The creators of Google risk ending up like Anita Roddick, their ideals increasingly sidelined by com
Roy Hattersley admits that Blair's critics failed to argue their own case for "modern social democra
Mathew Little on a voters' group that plans to turn elections upside down by issuing its own manifes
W H Smith, whose money-making magic endured for two centuries, is today "strategically challenged" b
"Not in my backyard": opponents of new roads or housing estates are taunted for their narrow self-in
The signs are unmistakable. The metropolitan chatterers must have sore elbows and worn-out facial muscles from all their nudging and winking.
Further steep rises in house prices don't prove that those who predict a collapse are wrong. On the
Can we still rely on what scientists tell us? Alas, no. Their conferences and papers are sponsored b
The European Union has always been an elite project. This was so from its earliest postwar beginnings, when the rule of cool, rational technocrats seemed infinitely preferable to the hot-blooded mass movements led by Hitler and Mussolini.
Even "a drop of som'at hot", which served Anthony Trollope's fictional tycoon so well, may not be en
As organic produce booms, supermarkets and big processing companies have moved in. Does it matter th
Observations on advertising
As the supermarket wars grow more vicious, Waitrose is proving that a worker co-operative can be far
The latest tangle over immigration is a telling illustration of new Labour's two greatest weaknesses: its anxiety to please business and its wish simultaneously to placate popular prejudice as expressed mainly by the Daily Mail and the Sun.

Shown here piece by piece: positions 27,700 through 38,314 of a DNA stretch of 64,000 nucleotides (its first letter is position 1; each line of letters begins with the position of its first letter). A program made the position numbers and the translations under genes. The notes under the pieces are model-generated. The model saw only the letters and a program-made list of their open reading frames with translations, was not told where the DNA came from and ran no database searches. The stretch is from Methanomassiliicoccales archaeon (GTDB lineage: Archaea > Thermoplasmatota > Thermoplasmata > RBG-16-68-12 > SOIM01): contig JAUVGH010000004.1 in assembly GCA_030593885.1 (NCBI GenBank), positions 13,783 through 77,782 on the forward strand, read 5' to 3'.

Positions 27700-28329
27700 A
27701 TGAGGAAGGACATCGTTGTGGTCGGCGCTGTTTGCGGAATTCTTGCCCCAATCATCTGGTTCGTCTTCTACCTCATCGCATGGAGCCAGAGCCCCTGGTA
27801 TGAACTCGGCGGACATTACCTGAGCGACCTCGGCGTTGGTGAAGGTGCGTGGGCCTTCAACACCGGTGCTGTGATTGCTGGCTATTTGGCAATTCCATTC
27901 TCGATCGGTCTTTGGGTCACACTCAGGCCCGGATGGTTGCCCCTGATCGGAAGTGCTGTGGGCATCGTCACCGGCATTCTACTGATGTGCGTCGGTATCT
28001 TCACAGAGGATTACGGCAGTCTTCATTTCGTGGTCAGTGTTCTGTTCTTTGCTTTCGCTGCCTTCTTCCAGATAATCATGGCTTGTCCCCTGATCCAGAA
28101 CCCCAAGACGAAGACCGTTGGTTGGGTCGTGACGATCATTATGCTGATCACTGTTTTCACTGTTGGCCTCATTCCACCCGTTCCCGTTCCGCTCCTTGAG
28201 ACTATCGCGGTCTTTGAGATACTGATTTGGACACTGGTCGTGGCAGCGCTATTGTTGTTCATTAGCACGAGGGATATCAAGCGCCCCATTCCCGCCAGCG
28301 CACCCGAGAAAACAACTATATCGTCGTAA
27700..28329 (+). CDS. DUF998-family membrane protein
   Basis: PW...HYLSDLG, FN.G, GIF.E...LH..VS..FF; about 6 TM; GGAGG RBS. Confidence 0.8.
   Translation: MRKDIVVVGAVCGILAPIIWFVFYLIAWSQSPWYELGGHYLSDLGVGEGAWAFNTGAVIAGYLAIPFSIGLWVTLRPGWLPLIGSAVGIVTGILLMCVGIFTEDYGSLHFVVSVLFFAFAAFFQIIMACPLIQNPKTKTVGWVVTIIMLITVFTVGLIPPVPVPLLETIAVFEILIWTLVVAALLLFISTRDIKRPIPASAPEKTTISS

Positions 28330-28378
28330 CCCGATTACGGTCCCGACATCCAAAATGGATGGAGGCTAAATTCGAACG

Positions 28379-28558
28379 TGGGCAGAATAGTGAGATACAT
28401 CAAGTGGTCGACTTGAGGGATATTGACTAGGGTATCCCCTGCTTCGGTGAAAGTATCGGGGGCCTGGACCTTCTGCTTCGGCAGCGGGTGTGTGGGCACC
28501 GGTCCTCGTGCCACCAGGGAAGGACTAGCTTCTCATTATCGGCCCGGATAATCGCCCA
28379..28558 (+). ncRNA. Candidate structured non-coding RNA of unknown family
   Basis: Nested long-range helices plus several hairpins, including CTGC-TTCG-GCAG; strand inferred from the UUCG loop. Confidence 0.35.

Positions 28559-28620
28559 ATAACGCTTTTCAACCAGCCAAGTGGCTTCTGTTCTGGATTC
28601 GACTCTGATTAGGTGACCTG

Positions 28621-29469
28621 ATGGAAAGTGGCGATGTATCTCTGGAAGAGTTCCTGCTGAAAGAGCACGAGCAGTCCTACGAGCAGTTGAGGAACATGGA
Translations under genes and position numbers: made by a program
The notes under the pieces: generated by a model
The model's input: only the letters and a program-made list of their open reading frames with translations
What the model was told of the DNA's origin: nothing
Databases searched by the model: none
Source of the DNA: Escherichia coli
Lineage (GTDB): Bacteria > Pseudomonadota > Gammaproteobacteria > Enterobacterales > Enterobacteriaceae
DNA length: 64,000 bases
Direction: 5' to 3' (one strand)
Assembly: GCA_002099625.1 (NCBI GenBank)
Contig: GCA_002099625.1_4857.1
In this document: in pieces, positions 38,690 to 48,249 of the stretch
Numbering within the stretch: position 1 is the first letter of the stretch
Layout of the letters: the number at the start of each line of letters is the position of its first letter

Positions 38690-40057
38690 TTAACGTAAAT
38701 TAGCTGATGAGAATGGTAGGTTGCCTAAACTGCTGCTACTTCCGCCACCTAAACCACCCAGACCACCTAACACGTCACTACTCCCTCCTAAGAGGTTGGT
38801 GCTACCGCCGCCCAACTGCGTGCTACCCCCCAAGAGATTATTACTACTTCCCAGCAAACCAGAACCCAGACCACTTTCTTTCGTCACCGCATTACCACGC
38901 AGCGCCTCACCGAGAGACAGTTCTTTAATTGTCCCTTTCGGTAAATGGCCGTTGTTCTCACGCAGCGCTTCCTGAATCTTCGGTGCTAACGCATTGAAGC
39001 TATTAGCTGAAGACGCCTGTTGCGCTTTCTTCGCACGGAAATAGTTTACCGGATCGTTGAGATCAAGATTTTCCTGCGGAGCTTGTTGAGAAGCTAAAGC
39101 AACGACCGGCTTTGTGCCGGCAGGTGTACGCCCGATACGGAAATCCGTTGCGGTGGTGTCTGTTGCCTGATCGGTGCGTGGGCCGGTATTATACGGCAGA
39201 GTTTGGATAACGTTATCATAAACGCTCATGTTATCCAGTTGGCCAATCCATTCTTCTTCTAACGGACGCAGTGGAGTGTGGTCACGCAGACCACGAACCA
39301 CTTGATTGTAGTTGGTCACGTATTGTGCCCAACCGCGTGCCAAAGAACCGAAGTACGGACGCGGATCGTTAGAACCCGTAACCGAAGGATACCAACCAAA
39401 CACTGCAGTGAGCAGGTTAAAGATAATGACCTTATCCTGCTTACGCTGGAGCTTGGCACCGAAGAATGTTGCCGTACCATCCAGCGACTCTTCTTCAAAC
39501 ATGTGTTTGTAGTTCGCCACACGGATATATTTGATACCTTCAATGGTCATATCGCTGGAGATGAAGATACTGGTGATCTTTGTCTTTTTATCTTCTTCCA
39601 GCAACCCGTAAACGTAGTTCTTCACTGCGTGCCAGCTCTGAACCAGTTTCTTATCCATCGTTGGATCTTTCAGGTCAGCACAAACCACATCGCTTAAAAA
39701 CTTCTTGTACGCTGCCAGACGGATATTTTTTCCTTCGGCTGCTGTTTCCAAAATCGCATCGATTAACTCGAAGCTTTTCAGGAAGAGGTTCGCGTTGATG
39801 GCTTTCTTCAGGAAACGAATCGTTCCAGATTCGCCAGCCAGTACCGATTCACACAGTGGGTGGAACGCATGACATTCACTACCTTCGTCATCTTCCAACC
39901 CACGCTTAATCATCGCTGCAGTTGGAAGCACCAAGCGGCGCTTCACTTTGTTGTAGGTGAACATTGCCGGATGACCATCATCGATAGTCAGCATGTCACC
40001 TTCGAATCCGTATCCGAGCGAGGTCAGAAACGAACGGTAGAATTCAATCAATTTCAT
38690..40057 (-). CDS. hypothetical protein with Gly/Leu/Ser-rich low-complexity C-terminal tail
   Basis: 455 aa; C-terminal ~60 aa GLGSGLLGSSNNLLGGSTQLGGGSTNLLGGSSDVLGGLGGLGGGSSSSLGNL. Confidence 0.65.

Russia today is like Britain in the Fifties and Sixties: agog at new washing machines, throwing out
Mark Lynas proposes that we should forgive the PM for Iraq if he can redeem himself by embracing a b
Forget illegal immigrants. A cosmopolitan class, young, mobile and restless, move from country to co
Turning the decent tap water in Dasani into a cancer scare - causing smokers to demand that fellow w
The Financial Services Authority has found instances of unit trusts allowing small punters to be did
Blairism aims to help public services by making them commercial, and so kills their values - rather
Observations on the media and Haiti
Observations on the minimum wage
This was the Budget where the Chancellor ran out of things to say about taxation, and so decided to concentrate on making a virtue of public spending.
Pop: truth and power at the Coca-Cola company
Constance Hays <em>Hutchinson, 398pp, £18.99</em>
Brown is moving reluctantly towards Blair's position on income tax: for a third election, pledges of
Equitable Life management glossed over the truth in the days when executive pay packages provided li
By 2050, six billion people will live in cities - as many as now live on the whole earth. At least a
The design industry desperately wants Vittorio Radice to succeed at Marks & Spencer. But it should r